Hello MANO friends and readers! For this month’s blog post I’d like to tell you all about the field work I did this month on the trails of the Pecos Wilderness.
Wilderness area is a special designation for public land to be keep “wild” and undeveloped, protected by the Wilderness Act of 1964. This means no mechanized or motorized uses, no roads or structures, and no commercial activities. A lot of recreation is still permissible on wilderness land though, included hiking and camping which I got to spend a few days doing in order to scout out an old Forest Service trail.
In 2013 the Jaroso fire burned 9,529 acres in northern New Mexico, including over a section of trail #259, Dockweiler. This left a considerable number of dead standing trees (snags) as well as downed logs like can be seen in the photos here. It was truly amazing to walk around in a burn area for the first time, the black and white trunks making it seem almost winter-like and eerie. It became even more shocking after I was told this area had burned nearly 10 years ago, and still looked like this, with no living matter taller than waist-high. What was growing in the old burn area was thriving though, and I even got to eat a few currants on the way!
As you can also tell from the photo, there wasn’t much of a trail left to be found in this area. With the help of a GPS app and some flagging tape, we were able to mark some of the original path of trail #259 so that a wilderness trail crew coming in next week would be able to follow the original path when cutting through the logs. Keeping aligned the goals of conservation and recreation in a wilderness area, the trail crews saw through the logs with hand tools, no motors or mechanized tools, to allow people to enjoy the trail with minimal disturbance.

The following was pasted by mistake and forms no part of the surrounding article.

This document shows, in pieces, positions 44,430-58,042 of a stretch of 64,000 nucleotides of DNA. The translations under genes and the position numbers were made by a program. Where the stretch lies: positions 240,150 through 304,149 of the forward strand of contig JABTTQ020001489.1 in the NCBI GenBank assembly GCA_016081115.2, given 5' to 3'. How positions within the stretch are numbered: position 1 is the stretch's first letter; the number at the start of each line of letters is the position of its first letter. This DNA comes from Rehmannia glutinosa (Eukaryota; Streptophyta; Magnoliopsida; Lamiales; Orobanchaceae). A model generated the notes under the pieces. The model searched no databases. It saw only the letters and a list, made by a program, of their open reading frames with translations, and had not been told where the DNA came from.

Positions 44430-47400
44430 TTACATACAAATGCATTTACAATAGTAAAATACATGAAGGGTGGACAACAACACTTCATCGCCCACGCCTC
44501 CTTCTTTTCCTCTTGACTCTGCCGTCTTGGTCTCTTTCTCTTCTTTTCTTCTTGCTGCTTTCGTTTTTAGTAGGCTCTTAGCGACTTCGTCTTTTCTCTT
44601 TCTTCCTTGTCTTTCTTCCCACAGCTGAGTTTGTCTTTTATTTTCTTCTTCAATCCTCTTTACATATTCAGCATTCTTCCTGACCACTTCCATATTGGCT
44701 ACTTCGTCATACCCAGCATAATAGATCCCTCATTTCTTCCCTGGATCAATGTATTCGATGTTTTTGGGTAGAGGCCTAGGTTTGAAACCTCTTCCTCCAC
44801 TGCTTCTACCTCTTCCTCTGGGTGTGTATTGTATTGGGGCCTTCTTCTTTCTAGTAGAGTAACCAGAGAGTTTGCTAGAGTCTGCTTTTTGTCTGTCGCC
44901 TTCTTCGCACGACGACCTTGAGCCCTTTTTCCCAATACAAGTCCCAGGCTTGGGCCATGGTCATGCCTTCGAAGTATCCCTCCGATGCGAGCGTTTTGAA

It was an excursion that taught me a lot about how wilderness is managed and enjoyed, as well as how to backpack and hike safely for days at a time, miles from any road or structure. Thank you to Sarah Smith and the Pecos Ranger District for allowing me to help on this trail, and I hope to write more in the future about how I have supported forest use, enjoyment, and protection through the rest of my resource assistantship.
If you’d like to know more about wilderness areas and fire data, check out the links below that I referenced in writing this blog: